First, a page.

She whipped round: the lobby was empty. She went to the doors and peered out; students and lecturers were strolling around, that was all.
The voice came from the desk. She introduced herself, trying to control the tremor in her voice, was ticked off a list and given the key to her room: second floor, she could take the lift. No, she’d rather walk – call it a dislike of confined spaces. Other students, perhaps on her course, were coming down the stairs; she smiled but didn’t speak. It did seem hard that her room was at the end of the corridor but she was here for a clean slate. It was time to be brave. Best foot forward. What would her mother say? Wheesht, ye great bawby, awa’ wi ye an’ git on! Words to that effect. Taking a deep breath, she turned the key in the lock. Her phone beeped again. She shut the door and put down her suitcase; she wouldn’t look at it, not yet.
Across the yard there was a cafe. She decided to get a cup of tea, maybe find some others from her course. Sitting at the table, she realised the others had name tags, meaning she probably had one somewhere in the welcome pack. Should she go and get it?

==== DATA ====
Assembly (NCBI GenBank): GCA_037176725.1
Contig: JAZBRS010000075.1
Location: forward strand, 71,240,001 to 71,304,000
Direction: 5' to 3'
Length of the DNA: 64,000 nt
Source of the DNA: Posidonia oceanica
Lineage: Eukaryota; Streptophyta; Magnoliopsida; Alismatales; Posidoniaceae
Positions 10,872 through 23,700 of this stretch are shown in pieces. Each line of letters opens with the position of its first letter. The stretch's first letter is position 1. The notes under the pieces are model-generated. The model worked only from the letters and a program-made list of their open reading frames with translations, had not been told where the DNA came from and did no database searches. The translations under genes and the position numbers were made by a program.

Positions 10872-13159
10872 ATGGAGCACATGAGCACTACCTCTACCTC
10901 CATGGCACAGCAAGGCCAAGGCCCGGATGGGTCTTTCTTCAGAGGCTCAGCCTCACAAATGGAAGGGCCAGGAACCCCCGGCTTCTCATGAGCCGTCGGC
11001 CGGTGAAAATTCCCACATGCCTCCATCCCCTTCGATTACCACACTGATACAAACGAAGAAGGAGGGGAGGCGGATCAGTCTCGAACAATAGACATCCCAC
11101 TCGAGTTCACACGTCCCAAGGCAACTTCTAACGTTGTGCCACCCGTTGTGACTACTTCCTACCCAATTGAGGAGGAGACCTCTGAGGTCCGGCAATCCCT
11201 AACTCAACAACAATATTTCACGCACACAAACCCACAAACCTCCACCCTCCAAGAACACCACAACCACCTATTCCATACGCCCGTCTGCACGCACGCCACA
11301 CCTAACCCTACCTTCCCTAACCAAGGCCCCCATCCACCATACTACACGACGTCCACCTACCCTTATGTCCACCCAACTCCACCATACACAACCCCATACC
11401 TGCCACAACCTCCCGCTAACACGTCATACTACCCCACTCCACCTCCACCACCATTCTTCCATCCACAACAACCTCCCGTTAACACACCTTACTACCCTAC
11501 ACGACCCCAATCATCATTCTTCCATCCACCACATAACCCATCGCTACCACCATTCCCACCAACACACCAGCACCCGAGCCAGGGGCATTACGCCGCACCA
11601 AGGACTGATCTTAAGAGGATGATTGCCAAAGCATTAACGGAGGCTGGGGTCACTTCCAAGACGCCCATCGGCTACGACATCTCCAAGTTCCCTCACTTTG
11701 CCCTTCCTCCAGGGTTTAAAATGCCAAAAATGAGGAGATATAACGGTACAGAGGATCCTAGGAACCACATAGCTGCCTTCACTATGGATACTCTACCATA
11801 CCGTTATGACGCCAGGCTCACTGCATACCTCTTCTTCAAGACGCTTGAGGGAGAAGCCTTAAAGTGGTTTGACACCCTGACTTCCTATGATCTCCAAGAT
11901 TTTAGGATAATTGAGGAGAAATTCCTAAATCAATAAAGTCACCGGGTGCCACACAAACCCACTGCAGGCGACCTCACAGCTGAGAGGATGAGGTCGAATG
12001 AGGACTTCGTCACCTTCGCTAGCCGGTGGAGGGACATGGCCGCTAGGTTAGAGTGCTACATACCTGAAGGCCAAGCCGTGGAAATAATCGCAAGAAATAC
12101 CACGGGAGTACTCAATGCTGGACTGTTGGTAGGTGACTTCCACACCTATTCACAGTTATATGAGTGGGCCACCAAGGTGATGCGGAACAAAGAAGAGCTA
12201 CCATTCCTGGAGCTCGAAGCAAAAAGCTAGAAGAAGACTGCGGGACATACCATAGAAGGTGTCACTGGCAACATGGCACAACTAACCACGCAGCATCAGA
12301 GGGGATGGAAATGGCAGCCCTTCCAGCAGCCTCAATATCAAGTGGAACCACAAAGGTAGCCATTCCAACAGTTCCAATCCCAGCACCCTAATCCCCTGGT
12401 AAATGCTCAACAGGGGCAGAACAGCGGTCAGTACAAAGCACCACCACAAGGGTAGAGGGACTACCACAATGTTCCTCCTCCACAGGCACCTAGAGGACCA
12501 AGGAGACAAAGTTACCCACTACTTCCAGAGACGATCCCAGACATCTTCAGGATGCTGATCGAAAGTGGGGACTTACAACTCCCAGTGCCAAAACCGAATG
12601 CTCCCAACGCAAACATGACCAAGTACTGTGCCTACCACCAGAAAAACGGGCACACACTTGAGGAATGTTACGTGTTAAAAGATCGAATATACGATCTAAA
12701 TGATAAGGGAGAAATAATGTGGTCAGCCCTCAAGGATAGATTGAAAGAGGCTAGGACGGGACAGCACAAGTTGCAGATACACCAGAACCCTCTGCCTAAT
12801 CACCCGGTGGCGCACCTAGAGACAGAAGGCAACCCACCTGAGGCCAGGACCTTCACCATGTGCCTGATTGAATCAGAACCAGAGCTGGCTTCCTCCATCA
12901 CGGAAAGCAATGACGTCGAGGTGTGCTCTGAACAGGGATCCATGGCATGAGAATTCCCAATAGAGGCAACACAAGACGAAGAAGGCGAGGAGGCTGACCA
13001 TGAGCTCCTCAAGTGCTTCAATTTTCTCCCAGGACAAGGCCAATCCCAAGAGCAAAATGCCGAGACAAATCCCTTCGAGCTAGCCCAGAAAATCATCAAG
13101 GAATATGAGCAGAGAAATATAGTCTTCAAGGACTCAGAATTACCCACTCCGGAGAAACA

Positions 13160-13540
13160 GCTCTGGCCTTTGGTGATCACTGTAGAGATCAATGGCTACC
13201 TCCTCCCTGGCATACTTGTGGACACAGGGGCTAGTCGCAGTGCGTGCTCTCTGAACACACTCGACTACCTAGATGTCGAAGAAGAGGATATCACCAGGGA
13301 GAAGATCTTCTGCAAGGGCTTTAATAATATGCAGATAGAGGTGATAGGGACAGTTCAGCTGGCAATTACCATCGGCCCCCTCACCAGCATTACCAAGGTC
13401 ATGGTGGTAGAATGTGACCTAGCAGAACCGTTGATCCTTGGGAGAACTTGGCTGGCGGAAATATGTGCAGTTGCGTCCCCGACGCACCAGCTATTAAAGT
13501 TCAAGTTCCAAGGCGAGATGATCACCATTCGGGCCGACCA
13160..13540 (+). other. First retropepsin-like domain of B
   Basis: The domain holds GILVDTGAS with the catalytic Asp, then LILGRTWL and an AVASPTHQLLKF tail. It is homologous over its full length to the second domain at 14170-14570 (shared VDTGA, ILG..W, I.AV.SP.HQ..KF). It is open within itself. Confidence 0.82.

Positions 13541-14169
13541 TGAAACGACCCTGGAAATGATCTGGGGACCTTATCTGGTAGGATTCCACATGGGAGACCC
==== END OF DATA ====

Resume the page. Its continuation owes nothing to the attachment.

A woman in her forties was standing opposite. ‘Anyone sitting here?’ Anna smiled and shook her head; then reading the woman’s name tag, said ‘I’m Science too.’
The woman reached a hand across the table. ‘I’m Phyl.’
Anna looked at the name on the tag. Phyllis Norwood.
‘Horrid name, isn’t it? I’ve been Phyl since I was twelve.’
Anna introduced herself, said she’d forgotten her tag.
Pretty soon she and Phyl were chatting like old friends. Phyl didn’t say, but Anna wondered if she’d had some of the same experiences. She seemed confident, like she’d put it far behind her, but you could always tell: something behind the eyes. Like a bruise. They made arrangements to meet for dinner, then Anna went to her room for a lie down. As she opened the door there was a rustle. She picked up a piece of paper. It simply said in large red capitals: DID YOU SEE ME? She picked up the phone and pressed speed dial.
‘Try to ignore it,’ said Nadia. ‘If it’s him, he wants you frightened.’
‘I am frightened. How did he know where I was?’
‘I don’t know,’ said Nadia grimly. ‘But we’re on it. Just leave it with us. Have you got your alarm?’
‘In my bag.’
‘Don’t go out without it. Stay safe and try to enjoy your course, OK? Otherwise he’s won.’
As she was about to go down to dinner Nadia called back. ‘It isn’t him.’
‘It isn’t him.’
‘How do you -?’
‘He’s here. In custody. Assault on a minor. Poor kid, turns out after you left he went for a younger model. She was only 16.’
Anna sat down abruptly on the bed. ‘Are you -?’
‘Am I sure? I saw him, Anna. It’s him all right.’
‘So whoever is leaving those notes, it’s not him.’
Anna didn’t know what to say. She couldn’t understand it. Nadia just told her to keep her eyes peeled and report any further messages. She rang off. No sooner had she done so than another text came. LOOK OUT OF THE WINDOW.
No. Anna was not going to indulge these requests; she opened a folder labelled SPAM and saved all the texts to it. That felt good.
Comments welcome as ever.